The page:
Bars on gates and windows and concertina wire can be seen everywhere in San José.  Obviously there is a crime problem. It may be related to the lingering effects of the economic downturn of 2008 which caused the loss of some foreign businesses and investment along with a rise in unemployment. Statistics show, however, that Costa Rica's rate of crime, particularly violent crime, is far less than its Central American neighbors. The overwhelming majority of crimes are against property, not people, i.e. burglaries rather than assaults. Still, local authorities are concerned, particularly since Costa Rica does not want to gain the unenviable (but somewhat overblown) reputation of Mexico. Such a reputation would negatively affect the top industry: tourism. It is probably no wonder that Caravan wanted to keep its clients safely corralled lest we wander into a bad neighborhood and get mugged.

A homeless man catches a nap on a back street. He may be local, or he may be a Nicaraguan immigrant. It was a sad sight, regardless. Costa Rica is not a "workers paradise", but its people are measurably better off than many others in Latin America and the world. At least political violence is quite low, and has been for a very long time. From 1869 into the early 20th century, Costa Rica functioned as a stable democracy. However, in 1917, General Federico Tenoco seized power and held it until he was overthrown by a popular revolt in 1919. After his exile, the wealth, political power, and size of the Costa Rican military declined significantly. Then, in 1948, a disputed election led to another popular uprising led by José Figueres Ferrer. The resulting 44-day civil war cost 2000 dead, but the outcome was extraordinary. Figueres Ferrer won and, after he was subsequently elected president, abolished the army entirely! He pledged to replace it with an "army of teachers" and made good on his promise. Today, 67 years later, Costa Rica remains one of the few nations on earth without an army. Together with the population factors that prevented the development of a colonial oligarchy, the lack of a standing army helps explain the unusual differences between Costa Rica and its immediate neighbors, as well as with the rest of the developing world.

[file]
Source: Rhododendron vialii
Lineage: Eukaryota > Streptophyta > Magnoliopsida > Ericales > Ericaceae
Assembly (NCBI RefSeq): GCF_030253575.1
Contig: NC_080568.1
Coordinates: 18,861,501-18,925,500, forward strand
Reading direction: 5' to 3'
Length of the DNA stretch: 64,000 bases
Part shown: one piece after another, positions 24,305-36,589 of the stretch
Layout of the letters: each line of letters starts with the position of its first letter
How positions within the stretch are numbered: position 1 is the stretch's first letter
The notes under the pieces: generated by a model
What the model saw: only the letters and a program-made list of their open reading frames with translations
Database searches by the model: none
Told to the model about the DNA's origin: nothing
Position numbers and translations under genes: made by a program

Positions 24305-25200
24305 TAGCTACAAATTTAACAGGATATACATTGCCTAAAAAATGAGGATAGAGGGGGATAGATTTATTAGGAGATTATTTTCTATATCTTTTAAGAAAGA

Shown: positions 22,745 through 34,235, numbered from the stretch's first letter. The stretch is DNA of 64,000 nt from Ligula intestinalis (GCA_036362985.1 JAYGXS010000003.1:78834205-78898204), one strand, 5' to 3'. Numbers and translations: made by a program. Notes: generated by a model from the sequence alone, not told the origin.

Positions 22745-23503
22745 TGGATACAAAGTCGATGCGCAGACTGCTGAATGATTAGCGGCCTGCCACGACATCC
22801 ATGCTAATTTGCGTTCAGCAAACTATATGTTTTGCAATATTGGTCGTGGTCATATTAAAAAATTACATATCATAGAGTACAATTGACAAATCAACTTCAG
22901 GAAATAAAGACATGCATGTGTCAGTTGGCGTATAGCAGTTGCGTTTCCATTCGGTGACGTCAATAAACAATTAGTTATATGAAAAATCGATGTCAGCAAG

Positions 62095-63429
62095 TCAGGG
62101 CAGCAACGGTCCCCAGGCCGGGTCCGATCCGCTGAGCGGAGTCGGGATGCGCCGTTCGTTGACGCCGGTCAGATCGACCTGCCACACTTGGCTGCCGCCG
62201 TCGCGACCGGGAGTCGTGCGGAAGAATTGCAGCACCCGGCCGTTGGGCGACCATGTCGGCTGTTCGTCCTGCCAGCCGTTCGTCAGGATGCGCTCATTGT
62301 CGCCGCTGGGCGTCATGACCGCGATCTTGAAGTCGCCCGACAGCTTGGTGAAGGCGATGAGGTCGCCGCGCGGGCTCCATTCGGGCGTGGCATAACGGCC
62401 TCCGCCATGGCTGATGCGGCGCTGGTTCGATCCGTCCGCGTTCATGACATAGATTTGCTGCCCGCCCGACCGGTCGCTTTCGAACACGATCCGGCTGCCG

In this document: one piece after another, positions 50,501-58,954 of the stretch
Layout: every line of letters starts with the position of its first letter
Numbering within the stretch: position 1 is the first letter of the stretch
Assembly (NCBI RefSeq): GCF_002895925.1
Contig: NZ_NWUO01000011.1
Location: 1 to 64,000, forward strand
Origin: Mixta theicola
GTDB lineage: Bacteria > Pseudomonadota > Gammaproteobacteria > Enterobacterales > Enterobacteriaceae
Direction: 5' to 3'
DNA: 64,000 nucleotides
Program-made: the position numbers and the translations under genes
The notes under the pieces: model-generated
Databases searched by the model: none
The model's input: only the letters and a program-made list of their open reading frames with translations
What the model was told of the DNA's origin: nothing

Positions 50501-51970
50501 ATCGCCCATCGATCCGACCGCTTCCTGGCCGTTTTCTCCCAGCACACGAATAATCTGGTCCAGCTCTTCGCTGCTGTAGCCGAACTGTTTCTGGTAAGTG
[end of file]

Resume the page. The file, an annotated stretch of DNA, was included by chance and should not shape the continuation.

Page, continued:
This completes Part 1 of my Costa Rica series. I hope you have enjoyed the photos and the commentary. If so, please leave your thoughts and any questions in the Comments section below, or email me directly.

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Hasta luego, Jim